Cinderella’s shoe, does it fit everyone?

Husband and Wife both are Six Sigma practitioners. Obviously, their daily lives conversations happen in Six Sigma parlance. The wife happens to be a very good cook, one of the reasons why the husband married her. Suddenly, three days at a stretch, the food starts to have extra salt. Husband objects, to which wife responds

“Common Cause of Variation”. One day, the wife adds a lot of salt to the food. Husband takes ill and is admitted to the hospital. Wife comes to see him and quips, “Sorry, special cause of variation.” Husband says, “It was Structural.”

Three days later, Husband hands out a divorce notice to wife and quips, “Process Unstable. Not meeting CTQ*.”
*CTQs are the internal critical quality parameters that relate to the wants and needs of the customer.

Thought of sharing this joke as I believe it will help us all in remembering few vocabularies used during our last session.

The last few session reminded me of one of the main product development projects that I’ve worked on, where we launched one product in 7 different markets, however we had to customize it a bit for each market in order to meet customer expectations in each of the 7 markets.
The product was basically a credit card in local currency, you may wonder what is so special about it? Well it was an American Express local currency Credit Card.  And as you may know, American Express is considered the most prestigious plastic card in the world, and it targets individuals with high expenditure patterns. Refer to this blog for American  American
Express’s Competitive Position

As this may be very true for its main product “the Charge Card”, it was not applicable for their Credit Card target segment, which made the product development & marketing teams wonder of what would attract customers to American Express Credit Card rather than any other credit cards available in their market? Well the development team followed the differentiation strategy while designing the product. It was the feel of the prestigious card that attracted customers to it, in addition to the appropriately designed product that met customer’s expectation in each of the targeted markets. But how did the development team identify the customer needs? They utilized their existing data and referred to the Charge Card customer base, they asked them if they would like to hold supplementary Credit Cards for their spouses and children with a credit limit, and bang that was highly demanded. As loyal cardholders they didn’t want to hold many different brands of cards and also didn’t want to  provide the open limit charge card as supplementary cards to their family. Of course further focus groups were obtained then to identify the requirements of each market, and to develop a product that is different than the current ones in the market. Tremendous amount of work was held but it was worth it, the product was launched successfully and it was well perceived in all 7 different markets.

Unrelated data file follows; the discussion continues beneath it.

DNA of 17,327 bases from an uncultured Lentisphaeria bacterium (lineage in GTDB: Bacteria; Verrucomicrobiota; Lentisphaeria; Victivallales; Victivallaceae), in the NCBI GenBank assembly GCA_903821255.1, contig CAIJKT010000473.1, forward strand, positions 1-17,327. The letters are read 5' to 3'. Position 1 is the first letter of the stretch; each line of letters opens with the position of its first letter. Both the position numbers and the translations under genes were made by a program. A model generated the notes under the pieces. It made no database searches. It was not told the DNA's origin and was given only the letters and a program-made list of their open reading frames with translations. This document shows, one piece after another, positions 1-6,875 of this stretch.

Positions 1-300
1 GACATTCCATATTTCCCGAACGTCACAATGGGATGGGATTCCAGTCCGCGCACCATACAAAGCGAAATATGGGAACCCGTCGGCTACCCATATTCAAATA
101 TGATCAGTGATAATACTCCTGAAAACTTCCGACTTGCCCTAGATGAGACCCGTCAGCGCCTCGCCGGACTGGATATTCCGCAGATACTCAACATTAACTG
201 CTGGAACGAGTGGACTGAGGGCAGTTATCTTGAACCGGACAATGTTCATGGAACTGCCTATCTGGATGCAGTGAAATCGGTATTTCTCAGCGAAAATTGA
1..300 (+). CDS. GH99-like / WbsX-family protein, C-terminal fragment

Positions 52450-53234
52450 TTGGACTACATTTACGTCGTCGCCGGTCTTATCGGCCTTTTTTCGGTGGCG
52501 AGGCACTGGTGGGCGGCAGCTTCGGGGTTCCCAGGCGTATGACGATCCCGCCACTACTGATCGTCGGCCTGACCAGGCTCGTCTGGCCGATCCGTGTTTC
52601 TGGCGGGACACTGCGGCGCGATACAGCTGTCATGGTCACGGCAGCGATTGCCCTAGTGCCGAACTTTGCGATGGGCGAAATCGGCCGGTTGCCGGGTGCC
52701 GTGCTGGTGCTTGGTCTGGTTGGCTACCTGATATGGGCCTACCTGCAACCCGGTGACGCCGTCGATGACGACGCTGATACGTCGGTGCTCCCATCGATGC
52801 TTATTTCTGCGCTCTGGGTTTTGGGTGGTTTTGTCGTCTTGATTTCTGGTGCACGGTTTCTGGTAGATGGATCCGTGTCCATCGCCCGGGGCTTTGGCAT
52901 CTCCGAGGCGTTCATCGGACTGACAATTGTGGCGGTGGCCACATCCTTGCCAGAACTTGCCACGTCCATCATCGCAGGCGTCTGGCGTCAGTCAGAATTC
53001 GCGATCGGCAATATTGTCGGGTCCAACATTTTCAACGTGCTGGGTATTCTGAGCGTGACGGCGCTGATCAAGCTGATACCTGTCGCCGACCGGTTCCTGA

However, do you think what AMEX did for identifying customer’s needs in each market was enough? If not, what alternative ways would you suggest?

One thought on “Cinderella’s shoe, does it fit everyone?

  1. Brilliant way to introduce the Six Sigma idea to everyone Nada.

    In my opinion, I believe that American Express first scanned the market. Looked specifically at the customers’ needs and wants. It identified what sometimes stops them from meeting their demands which is money.
    It developed a product that is so convenient and flexible. And with the variations as said products are being enhanced to further meets the needs and wants.

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